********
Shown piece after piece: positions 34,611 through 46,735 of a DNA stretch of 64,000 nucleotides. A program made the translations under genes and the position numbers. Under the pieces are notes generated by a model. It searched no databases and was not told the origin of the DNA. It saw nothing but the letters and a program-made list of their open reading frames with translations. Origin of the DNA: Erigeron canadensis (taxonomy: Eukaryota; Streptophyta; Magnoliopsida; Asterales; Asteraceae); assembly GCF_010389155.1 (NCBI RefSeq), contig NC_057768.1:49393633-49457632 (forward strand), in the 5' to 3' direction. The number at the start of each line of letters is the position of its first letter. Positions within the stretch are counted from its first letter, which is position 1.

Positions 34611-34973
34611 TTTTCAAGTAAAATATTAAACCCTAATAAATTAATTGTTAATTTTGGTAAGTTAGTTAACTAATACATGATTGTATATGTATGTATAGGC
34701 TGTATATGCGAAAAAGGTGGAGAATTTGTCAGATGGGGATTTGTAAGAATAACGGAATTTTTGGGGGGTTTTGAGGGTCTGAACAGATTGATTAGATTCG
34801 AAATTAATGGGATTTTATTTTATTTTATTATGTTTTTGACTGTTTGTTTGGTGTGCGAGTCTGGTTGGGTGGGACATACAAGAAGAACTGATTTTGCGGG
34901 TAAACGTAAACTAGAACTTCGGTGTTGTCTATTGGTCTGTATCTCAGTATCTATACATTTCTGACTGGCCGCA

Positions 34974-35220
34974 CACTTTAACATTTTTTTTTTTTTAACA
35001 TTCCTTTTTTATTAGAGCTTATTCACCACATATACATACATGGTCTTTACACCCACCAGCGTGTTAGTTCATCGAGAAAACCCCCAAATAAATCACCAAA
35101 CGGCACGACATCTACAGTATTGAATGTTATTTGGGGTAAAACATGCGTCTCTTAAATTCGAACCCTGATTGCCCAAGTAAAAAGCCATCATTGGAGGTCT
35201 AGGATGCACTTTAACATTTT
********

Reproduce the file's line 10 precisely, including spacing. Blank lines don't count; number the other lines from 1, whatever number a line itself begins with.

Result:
35101 CGGCACGACATCTACAGTATTGAATGTTATTTGGGGTAAAACATGCGTCTCTTAAATTCGAACCCTGATTGCCCAAGTAAAAAGCCATCATTGGAGGTCT